By Vladik Kreinovich, Anatoly Lakeyev, Jiří Rohn, Patrick Kahl (auth.)
Targeted viewers • experts in numerical computations, specially in numerical optimiza tion, who're attracted to designing algorithms with automatie consequence ver ification, and who might for that reason have an interest in figuring out how normal their algorithms caIi in precept be. • Mathematicians and laptop scientists who're drawn to the idea zero/ computing and computational complexity, specially computational com plexity of numerical computations. • scholars in utilized arithmetic and laptop technology who're attracted to computational complexity of alternative numerical tools and in studying common recommendations for estimating this computational complexity. The e-book is written with all factors and definitions further, in order that it may be used as a graduate point textbook. What this e-book .is approximately facts processing. in lots of real-life events, we're attracted to the worth of a actual volume y that's diflicult (or even very unlikely) to degree without delay. for instance, it's most unlikely to at once degree the volume of oil in an oil box or a distance to a celebrity. on the grounds that we can't degree such amounts at once, we degree them in a roundabout way, by means of measuring another amounts Xi and utilizing the identified relation among y and Xi'S to reconstruct y. The set of rules that transforms the consequences Xi of measuring Xi into an estimate fj for y is termed info processing.
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Extra info for Computational Complexity and Feasibility of Data Processing and Interval Computations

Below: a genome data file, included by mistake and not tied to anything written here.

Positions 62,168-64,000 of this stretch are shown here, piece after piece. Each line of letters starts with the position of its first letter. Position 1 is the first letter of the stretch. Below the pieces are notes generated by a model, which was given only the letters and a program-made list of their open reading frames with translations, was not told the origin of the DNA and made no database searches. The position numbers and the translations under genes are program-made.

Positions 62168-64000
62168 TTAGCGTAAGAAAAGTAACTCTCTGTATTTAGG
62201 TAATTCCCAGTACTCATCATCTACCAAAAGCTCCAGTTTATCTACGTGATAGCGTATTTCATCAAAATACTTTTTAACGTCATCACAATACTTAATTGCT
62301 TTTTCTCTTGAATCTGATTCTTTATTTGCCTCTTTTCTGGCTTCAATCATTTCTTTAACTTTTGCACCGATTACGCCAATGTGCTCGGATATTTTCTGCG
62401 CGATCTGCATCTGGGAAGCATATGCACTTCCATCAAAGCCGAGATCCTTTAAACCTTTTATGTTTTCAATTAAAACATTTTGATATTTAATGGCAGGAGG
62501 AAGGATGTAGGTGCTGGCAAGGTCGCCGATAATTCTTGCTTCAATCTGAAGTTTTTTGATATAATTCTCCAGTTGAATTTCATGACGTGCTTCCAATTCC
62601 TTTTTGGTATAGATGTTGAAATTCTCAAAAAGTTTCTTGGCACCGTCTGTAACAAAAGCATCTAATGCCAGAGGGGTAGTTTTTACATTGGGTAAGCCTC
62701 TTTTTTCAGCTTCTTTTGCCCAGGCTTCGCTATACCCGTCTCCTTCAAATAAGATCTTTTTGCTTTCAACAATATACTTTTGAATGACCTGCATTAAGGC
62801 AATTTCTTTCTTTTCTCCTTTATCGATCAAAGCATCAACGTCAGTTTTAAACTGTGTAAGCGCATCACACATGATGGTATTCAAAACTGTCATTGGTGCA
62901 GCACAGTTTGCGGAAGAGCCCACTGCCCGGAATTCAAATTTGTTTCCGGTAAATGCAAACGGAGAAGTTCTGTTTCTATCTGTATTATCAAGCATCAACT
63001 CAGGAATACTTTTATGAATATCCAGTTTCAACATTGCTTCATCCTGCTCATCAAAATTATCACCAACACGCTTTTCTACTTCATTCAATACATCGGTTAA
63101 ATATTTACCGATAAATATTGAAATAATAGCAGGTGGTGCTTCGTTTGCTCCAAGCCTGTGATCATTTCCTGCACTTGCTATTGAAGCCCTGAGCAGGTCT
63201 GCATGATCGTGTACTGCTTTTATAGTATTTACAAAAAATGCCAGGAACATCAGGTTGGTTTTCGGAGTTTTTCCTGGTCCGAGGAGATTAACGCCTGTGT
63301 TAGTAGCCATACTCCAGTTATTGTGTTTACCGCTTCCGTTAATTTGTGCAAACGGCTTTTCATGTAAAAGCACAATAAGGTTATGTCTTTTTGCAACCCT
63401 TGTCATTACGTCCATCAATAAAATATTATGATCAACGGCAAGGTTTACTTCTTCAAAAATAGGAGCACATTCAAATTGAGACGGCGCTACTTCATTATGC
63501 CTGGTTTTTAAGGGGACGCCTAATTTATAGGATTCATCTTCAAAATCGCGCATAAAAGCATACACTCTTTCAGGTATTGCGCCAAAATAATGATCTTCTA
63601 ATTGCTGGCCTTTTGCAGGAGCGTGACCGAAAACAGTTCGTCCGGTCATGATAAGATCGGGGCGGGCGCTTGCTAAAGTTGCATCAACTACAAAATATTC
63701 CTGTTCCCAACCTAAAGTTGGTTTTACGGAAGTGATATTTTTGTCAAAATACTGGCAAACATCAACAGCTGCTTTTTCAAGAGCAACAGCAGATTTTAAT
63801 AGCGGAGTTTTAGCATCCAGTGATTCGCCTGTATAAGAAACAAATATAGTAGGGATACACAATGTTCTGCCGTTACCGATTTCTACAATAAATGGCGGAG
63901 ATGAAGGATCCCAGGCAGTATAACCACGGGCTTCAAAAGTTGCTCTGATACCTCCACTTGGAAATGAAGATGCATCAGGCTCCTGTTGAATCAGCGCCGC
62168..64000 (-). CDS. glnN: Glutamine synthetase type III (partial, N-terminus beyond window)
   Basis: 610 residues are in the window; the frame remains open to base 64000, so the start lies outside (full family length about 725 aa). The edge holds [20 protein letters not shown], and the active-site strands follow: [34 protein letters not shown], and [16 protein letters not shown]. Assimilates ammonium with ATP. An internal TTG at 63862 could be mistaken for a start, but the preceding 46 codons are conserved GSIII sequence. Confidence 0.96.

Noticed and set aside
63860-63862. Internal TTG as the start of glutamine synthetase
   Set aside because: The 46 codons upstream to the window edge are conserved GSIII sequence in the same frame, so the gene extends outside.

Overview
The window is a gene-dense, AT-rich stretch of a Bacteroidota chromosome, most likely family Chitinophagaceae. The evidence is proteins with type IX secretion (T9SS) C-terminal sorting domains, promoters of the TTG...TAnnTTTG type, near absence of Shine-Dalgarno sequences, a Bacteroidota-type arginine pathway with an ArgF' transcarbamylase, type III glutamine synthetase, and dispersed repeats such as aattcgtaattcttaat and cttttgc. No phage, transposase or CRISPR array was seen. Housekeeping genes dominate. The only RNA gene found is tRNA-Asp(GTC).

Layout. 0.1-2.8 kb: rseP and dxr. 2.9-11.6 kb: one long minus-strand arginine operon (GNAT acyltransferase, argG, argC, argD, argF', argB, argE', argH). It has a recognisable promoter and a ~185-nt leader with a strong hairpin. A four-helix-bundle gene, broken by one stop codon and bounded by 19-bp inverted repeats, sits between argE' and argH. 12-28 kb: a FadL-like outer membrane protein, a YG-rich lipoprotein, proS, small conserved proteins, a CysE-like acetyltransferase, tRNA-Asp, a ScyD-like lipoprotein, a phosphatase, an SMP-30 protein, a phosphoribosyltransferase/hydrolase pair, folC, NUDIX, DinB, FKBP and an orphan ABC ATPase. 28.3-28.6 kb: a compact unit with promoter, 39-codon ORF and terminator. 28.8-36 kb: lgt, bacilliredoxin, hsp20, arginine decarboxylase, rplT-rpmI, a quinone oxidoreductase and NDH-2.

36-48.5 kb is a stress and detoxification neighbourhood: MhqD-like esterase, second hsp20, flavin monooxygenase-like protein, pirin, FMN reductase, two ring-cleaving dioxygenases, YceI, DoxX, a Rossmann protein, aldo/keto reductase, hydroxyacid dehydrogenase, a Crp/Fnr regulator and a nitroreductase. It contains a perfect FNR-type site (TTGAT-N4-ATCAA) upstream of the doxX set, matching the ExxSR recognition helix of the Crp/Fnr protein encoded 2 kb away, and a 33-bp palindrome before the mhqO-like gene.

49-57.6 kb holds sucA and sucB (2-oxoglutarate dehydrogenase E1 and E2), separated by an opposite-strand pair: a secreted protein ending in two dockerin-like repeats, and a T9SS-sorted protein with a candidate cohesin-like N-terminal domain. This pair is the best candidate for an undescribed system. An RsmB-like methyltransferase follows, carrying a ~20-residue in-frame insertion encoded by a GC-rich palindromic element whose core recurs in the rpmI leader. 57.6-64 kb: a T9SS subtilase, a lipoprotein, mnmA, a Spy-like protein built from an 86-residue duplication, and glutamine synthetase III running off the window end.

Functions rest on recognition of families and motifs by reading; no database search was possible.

So, the Turing machine-based complexity is a rather poor estimate for the actual computation time of an algorithm on a real computer. If we use more sophisticated computer models, we can get much better estimates. What makes Turing machine-based complexity standard and widely used is the fact that although the actual computation time changes from one type of computer to another, but whether the algorithm is polynomial-time or not does not depend on our choice of the computer. , Emde Boas ).
When is a Problem Tractable, and When 'ts It Intractable? 4. • A problem (not necessarily from the dass NP) is called NP-hard if every problem from the dass NP can be reduced to it. • If a problem from the dass NP is NP-hard, it is called NP-complete. If a problem P is NP-hard, then every feasible algorithm for solving this problem P would lead to feasible algorithms for solving all problems from the dass NP, and this is generally believed to be hardly possible. • For example, mathematicians believe that not only there is no algorithm for checking whether a give statement is provable or not (the famous Gödel's theorem has proven that), but also they believe that there is no feasible way to find a proof of a given statement even if we restrict the lengths of possible proofs.
Readers who do not feel comfortable with one ofthe example (say, with a physical one) are free to simply skip it. • (Example from mathematics) We are given a mathematical statement x. , a proof of "not x"). Here, R(x, y) means that y is a proof either of x, or of "not x". 34 • CHAPTER 2 (Example from physics) xis the results of the experiments, and the desired y is the formula that fits all these data. 0), ... , y is the formula X2 = 2 . xt). Solution must be checkable. For a problem to be practically meaningful, we must have a way to check whether the proposed solution is correct.